Are 401(k)s Replacements for Pensions?

401(k) plans have replaced pensions for many employees

A 401(k) plan and a pension plan are both tools that can provide you with a dependable income in retirement. But these employer-sponsored retirement plans have some significant differences.

A 401(k) is a defined contribution plan, and a pension is a defined benefit plan. These differences determine whether the employer or employee bears the investment risks. With a 401(k), the employee bears investment risk. With a pension, the risk is on their employer. In recent years, 401(k)s have replaced pensions, which have become far less common.

In this article, learn what the crucial differences are between the two plan types.

Key Takeaways

  • 401(k) plans have largely replaced pensions in today’s workplace.
  • With a 401(k), the employee assumes all the risk associated with their investments.
  • With a pension, the investment risk is borne by their employer.
  • 401(k) investments can grow more quickly than traditional, conservative pension plans.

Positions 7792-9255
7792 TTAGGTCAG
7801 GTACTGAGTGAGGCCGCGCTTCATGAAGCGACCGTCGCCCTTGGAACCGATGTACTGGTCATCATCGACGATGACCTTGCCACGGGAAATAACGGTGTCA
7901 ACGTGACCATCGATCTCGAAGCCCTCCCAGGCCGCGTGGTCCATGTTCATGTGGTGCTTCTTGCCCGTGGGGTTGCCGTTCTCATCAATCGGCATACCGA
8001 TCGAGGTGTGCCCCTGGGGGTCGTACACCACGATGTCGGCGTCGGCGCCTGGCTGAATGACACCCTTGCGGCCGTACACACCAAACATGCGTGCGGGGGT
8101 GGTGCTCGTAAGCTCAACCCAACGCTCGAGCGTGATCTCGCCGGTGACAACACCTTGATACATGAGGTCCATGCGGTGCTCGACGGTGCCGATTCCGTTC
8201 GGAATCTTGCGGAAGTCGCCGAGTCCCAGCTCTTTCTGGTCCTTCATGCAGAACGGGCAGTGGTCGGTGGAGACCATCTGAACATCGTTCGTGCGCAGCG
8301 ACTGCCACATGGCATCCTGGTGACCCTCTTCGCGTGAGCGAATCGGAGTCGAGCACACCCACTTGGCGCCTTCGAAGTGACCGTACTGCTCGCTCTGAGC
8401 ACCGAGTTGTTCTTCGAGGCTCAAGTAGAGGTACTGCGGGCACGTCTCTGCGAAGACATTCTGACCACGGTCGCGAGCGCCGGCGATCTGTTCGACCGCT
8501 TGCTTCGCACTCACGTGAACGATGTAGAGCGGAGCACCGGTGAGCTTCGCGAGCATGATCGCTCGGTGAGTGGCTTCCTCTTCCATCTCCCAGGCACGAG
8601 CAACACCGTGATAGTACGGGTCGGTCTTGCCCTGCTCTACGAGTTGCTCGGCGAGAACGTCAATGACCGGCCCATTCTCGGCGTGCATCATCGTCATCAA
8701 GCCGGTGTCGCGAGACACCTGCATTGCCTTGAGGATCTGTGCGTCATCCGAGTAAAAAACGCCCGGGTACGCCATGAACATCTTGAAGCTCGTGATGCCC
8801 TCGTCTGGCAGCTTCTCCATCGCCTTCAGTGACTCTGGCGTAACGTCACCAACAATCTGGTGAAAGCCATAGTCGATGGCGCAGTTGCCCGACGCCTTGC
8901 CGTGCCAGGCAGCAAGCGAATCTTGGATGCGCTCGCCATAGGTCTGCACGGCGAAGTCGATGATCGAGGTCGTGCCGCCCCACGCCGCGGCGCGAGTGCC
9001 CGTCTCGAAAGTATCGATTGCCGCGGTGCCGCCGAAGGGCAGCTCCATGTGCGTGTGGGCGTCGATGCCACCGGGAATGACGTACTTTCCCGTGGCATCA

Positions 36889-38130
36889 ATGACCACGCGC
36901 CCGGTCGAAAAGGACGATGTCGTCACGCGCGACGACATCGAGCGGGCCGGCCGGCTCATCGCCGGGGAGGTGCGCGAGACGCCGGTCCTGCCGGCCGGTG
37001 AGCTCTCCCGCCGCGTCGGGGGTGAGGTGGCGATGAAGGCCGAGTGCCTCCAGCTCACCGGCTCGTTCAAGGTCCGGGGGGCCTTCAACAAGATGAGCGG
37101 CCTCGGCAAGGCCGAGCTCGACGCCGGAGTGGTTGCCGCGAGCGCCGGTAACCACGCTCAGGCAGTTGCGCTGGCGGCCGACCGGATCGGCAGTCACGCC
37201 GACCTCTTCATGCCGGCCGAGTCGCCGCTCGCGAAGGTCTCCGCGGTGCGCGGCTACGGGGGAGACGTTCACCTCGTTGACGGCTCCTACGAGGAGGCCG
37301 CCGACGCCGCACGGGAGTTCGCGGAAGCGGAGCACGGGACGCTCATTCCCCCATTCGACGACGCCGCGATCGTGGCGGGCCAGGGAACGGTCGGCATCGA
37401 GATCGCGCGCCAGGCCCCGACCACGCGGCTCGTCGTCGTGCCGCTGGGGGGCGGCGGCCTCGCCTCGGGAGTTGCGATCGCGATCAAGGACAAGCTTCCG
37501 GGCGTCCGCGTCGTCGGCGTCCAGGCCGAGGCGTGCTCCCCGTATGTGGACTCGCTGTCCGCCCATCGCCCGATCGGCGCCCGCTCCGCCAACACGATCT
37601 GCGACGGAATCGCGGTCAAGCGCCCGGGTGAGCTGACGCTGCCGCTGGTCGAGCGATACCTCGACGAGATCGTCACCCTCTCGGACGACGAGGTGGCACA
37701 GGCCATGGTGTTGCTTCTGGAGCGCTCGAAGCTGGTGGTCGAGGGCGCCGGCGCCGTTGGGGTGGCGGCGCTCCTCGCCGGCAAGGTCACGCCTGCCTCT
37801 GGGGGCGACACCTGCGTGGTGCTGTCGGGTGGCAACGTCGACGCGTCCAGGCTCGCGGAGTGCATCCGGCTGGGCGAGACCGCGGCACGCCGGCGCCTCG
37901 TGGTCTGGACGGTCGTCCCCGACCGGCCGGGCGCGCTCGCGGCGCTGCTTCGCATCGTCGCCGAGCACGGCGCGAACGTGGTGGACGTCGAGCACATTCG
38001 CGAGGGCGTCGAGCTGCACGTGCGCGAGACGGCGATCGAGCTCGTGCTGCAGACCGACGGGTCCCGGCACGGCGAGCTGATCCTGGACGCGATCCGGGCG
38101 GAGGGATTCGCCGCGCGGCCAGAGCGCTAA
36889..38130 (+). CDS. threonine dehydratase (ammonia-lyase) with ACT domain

Why 401(k)s Have Replaced Pensions

For much of the last 50 years, pensions have become less common and 401(k) plans have been increasingly popular. Originally, 401(k) plans were not a design of the U.S. government or the Internal Revenue Service (IRS). They were created by benefits consultant Ted Benna. In 1979, Benna noticed that the rules established in the Revenue Act of 1978 made it possible for employers to establish simple, tax-advantaged savings accounts for their employees.

Employers found significant advantages in offering 401(k)s. With a traditional pension, a company promises to pay an employee a specified income during retirement. That’s why pension plans are known as defined contribution plans. This type of plan is federally guaranteed but still presents risks to employers, especially to small employers. Following a stock market crash, a company could potentially go bankrupt by the cost of paying employee pensions.